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Sugar Grove American Legion looks to attract new members

'Unfortunately, we’re still kind of disconnected from many vets'

SUGAR GROVE – Many younger veterans may think of their American Legion or VFW as a dated establishment.

While they most definitely admire what these World War II, Korean War and Vietnam War veterans have done for the country, most don’t feel like they fit in with them so many are pursuing other options for fellowship.

Trevor Sartain, commander of Sugar Grove American Legion Post 1271, wants these younger vets to reconsider the American Legion.

“There is that camaraderie of vets telling their stories, but we do so much more than that,” he said. “We participate in parades. We have special events, bands and karaoke, so it’s a cool private club, and there are also a lot community activities we’re involved in.”

Sartain, who at age 42 is considered one of the younger vets, said that his post is also heading a horse therapy program for veterans with brain injuries and post-traumatic stress disorder that is providing non-medicated relief.

“Unfortunately, we’re still kind of disconnected from many vets,” he said. “It’s a group thing here where they can be around their peers and as a veteran you can relate better to other veterans.”

All World War I veterans are gone and according to American Veterans Aid, only about 500,000 of the 16 million Americans who fought in World War II are still around today. There are still more than 2.3 million members of the Legion, making it the nation’s largest wartime veterans service organization, but its numbers have dropped substantially from having more than 3 millions members just 20 years ago.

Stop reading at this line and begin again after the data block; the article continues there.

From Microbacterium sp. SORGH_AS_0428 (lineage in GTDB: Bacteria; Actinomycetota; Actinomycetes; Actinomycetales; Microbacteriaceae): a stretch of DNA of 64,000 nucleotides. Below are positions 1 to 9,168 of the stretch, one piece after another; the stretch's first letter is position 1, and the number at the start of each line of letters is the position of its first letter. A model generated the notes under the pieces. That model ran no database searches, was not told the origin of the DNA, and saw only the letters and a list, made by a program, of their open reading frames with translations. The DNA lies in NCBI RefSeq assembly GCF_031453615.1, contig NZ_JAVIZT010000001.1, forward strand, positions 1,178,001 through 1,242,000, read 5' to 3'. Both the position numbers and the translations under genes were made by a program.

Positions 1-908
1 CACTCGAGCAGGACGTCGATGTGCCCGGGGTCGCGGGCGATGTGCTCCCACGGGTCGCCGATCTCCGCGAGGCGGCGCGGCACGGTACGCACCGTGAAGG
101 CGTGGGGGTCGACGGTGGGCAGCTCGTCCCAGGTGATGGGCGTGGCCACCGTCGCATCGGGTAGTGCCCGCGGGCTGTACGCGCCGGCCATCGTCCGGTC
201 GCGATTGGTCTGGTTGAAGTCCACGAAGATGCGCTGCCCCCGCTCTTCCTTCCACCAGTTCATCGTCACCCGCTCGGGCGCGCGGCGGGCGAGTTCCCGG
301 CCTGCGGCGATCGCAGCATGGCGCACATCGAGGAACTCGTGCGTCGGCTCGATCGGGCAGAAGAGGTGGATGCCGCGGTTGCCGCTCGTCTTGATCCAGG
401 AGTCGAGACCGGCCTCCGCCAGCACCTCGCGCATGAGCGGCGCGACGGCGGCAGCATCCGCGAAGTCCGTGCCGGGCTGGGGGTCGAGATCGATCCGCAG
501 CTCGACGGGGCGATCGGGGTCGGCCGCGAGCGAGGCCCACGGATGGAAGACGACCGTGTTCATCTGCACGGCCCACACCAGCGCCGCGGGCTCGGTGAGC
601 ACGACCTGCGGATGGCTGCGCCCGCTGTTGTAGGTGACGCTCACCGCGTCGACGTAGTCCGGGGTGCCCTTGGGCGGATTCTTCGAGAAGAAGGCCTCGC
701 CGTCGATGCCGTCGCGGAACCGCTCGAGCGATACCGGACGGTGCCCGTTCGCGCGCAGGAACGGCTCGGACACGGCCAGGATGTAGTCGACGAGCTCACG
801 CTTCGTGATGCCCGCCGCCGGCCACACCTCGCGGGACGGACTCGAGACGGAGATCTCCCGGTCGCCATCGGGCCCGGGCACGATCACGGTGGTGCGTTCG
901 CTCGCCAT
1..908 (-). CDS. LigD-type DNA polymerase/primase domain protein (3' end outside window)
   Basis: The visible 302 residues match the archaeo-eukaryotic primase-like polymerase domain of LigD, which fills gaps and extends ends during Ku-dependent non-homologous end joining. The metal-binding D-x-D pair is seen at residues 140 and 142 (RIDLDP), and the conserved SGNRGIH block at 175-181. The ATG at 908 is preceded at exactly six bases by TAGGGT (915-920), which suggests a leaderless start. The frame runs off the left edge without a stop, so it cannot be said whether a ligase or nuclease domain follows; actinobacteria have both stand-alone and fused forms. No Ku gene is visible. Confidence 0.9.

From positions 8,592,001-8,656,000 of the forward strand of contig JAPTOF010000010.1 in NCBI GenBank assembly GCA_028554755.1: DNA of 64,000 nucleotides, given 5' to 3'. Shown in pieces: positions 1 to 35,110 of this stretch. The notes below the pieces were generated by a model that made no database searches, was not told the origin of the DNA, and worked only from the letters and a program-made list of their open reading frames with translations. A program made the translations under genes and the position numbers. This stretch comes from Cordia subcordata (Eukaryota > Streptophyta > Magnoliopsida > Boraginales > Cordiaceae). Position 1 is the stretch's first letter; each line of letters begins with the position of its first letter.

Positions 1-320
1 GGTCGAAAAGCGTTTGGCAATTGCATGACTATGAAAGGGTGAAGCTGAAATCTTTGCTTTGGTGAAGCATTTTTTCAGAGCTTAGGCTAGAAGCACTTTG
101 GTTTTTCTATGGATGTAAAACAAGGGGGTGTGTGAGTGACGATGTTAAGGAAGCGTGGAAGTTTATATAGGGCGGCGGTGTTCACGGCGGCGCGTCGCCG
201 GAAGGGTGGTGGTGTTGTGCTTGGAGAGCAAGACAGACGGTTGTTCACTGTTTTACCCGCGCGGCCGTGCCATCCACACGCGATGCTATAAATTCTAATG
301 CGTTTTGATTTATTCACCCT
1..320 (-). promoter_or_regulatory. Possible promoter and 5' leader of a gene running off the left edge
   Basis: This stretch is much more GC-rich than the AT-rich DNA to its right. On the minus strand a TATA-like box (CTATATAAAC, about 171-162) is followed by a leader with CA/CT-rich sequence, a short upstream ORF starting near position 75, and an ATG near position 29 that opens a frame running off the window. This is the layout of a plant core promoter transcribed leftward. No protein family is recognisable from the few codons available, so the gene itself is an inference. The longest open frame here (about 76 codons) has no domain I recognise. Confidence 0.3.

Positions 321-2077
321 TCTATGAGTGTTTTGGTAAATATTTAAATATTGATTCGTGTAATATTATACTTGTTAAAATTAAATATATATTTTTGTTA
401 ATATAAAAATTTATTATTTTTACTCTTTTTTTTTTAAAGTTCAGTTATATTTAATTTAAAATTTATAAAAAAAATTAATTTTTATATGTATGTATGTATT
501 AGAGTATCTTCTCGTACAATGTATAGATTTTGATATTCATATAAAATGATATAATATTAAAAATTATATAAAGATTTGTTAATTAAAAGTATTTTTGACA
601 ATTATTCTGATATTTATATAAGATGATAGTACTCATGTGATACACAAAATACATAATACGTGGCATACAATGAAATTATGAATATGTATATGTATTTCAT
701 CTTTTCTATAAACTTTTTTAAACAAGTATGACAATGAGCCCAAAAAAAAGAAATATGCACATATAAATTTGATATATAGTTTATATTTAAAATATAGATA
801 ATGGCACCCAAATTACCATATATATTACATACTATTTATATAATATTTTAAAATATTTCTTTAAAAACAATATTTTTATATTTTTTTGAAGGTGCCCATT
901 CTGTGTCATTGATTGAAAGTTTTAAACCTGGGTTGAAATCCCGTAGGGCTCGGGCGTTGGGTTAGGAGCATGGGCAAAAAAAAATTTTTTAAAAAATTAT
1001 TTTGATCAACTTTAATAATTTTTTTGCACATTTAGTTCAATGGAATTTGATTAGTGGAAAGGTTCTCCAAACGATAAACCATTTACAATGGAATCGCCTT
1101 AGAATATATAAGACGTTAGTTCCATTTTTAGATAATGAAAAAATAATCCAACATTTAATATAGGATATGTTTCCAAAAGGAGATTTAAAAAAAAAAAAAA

“My adjutant [his brother, Wes Sartain] was going over the book of our memberships and in the next 10 years it’s going to drop because of the age of our members,” he said. “It’s morbid to think about, but in the next 10 years that membership is going to be cut in half, which is not good.”

Since this isn’t a problem just in Sugar Grove, Sartain and other posts are working together to try to attract new members, because many of those younger veterans are redirecting their lives by building private-sector careers and starting families. Many aren’t aware of the benefits of joining the American Legion or prefer alternative social options, including fitness clubs, churches and volunteer opportunities.

“Working with other Legions has really helped, and we recently had some success with four or five new members come through,” he said. “We did a pub crawl event with five American Legions and each had their own bus so it was kind of cool to see 140 people walk through our doors.”

Sugar Grove will continue to try to get more of those types of people to walk through its doors regularly, and Sartain is willing to do whatever he can to help make it happen.

“The more younger people we get the better it’s going to be for all involved,” he said. “You can be part of something here and the message I have is that this is yours. It’s a veterans club so come out here and make it your own, especially at the post level.”

A great deal of information about Sugar Grove American Legion Post 1271 is available at including a calendar of upcoming events, although Sartain especially invites those interested in membership to drop in to see what the post can offer them.

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